The death of the former Czech Foreign Minister Karel Schwarzenberg is being noticed by a number of media in Austria and other countries. For example, the APA agency recalled that for many years he was one of the most important figures in the Czech political scene and was known for his sharp statements.
Die Presse reported that a great European of the old school had passed away, and with his departure, one of the last great political personalities who, as chancellor at Prague Castle, helped to restore freedom and democracy in the Czech Republic after decades of communist lawlessness, is leaving the Prague scene.
Schwarzenberg was a convinced European and was always in favor of the Czech Republic belonging to the “hard core” of the EU, the APA agency wrote. The Reuters agency also described the ex-minister as a strong supporter of closer European integration.
The media remind that Schwarzenberg supported the resistance against the communist regime in his homeland, and after leaving Czechoslovakia, he joined international campaigns to support persecuted human rights fighters. This theme remained with him even after his return to Prague – first when he stood by Václav Havel and later when he served as foreign minister.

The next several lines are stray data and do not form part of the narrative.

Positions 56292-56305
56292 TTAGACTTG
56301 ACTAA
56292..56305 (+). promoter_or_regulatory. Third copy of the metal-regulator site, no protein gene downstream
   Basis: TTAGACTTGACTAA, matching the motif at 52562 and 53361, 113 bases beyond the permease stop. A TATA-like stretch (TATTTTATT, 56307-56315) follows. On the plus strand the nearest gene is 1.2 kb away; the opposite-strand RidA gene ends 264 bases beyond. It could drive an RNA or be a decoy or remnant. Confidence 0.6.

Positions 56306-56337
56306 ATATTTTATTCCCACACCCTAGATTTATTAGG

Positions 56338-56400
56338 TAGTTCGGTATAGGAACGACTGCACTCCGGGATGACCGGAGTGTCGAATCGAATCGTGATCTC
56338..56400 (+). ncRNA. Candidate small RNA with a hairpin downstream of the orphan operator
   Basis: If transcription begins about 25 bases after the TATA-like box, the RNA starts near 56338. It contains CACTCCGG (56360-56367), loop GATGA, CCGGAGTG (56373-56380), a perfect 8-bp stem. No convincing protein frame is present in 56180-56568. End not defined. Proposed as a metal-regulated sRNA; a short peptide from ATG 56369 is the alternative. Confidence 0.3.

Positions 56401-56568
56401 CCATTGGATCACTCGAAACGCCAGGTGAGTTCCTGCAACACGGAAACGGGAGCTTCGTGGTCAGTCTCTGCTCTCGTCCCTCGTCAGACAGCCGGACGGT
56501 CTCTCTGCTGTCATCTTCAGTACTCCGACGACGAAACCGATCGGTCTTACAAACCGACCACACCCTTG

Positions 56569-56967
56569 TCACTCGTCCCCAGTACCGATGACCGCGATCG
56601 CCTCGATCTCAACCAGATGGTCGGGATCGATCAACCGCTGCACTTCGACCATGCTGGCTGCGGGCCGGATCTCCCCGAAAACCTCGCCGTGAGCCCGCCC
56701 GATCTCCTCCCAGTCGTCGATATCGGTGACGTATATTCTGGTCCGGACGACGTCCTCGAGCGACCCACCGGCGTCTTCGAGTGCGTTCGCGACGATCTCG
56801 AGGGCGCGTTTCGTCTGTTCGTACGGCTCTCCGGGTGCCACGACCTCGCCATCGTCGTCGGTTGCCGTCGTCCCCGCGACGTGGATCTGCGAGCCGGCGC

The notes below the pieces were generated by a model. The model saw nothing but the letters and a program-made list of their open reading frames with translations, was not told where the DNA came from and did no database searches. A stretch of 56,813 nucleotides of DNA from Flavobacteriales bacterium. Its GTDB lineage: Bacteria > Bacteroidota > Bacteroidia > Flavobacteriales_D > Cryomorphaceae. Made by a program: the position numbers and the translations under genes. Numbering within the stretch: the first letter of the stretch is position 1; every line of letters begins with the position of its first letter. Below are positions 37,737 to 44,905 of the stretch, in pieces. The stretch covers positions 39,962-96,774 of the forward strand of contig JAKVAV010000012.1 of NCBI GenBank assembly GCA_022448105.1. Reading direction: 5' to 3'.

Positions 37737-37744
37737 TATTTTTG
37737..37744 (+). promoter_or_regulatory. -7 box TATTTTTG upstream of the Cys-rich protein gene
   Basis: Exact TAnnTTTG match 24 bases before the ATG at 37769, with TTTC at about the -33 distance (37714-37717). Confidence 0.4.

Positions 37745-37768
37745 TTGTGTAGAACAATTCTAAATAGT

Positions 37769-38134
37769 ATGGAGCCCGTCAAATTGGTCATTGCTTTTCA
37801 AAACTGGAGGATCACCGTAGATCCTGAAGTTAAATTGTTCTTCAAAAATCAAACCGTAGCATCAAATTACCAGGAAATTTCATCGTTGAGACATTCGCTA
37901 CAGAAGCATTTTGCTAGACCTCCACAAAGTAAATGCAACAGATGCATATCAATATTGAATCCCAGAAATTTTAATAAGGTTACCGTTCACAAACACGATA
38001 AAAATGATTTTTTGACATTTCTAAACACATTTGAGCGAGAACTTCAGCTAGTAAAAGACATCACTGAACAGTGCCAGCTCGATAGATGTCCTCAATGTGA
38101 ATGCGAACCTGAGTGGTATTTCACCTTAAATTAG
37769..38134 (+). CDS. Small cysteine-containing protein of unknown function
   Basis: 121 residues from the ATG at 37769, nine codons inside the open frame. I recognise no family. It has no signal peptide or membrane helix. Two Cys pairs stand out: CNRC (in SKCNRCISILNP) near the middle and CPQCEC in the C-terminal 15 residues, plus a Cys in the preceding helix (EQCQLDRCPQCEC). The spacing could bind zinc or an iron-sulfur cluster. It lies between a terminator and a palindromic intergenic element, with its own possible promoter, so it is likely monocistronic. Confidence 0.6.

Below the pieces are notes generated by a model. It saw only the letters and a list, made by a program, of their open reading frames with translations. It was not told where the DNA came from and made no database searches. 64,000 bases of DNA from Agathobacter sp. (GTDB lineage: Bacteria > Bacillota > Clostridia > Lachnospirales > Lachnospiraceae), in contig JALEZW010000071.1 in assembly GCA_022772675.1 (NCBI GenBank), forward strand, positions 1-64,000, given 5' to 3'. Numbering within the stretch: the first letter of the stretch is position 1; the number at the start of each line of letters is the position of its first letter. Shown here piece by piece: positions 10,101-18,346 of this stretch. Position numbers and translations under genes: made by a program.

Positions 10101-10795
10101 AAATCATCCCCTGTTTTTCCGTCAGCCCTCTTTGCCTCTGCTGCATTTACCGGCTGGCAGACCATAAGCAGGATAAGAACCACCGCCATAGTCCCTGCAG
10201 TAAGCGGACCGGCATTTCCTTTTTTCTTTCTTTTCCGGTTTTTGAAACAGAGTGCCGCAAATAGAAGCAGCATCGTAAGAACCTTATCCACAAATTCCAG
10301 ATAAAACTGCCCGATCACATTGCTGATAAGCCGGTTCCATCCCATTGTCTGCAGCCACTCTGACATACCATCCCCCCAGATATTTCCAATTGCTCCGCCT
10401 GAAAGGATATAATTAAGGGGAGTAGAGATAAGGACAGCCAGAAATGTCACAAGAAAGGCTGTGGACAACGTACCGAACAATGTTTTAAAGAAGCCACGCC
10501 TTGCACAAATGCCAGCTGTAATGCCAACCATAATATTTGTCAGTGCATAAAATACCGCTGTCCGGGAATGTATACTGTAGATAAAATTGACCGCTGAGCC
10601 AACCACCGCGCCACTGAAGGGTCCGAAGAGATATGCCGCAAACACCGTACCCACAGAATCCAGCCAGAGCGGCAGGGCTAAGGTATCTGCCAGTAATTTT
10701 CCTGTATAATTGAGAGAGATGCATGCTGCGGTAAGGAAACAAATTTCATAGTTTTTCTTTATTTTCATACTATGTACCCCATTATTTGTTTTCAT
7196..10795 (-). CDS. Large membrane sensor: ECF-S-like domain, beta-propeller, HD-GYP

On your own https://twitter.com/othmar_karas/status/1723607571674628155?ref_src=twsrc%5Etfw%7Ctwcamp%5Etweetembed%7Ctwterm%5E1723607571674628155%7Ctwgr%5E1f137d7da35d8a9e412b26415806e57732d86d80%7Ctwcon%5Es1_&ref_url=https%3A%2F%2Fde.euronews.com%2F2023%2F11%2F12%2Fkarel-schwarzenberg-ist-tot-trauer-um-tschechiens-ex-aussenminister Austrian politician and first vice-president of the European Parliament Othmar Karas also remembered Schwarzenberg on the X social network. According to him, Schwarzenberg was a great European, a critical thinker and a fighter for democracy. “His lifelong work for the European idea and his work in Eastern and Central Europe will not be forgotten,” he wrote, adding that he would miss their conversations together.
Der Standard recalled that Schwarzenberg’s characteristic feature was often a quirky and biting sense of humor and self-irony. The APA wrote that he could also be very direct, sometimes using colloquialisms or even swearing.
Austrian opponents of nuclear energy, for whom he had the term “magor”, also fell victim to this verbosity. As foreign minister, he compared the work of diplomats to the work of prostitutes and, after the Russian attack on Ukraine, drew parallels between Russian President Vladimir Putin and Adolf Hitler.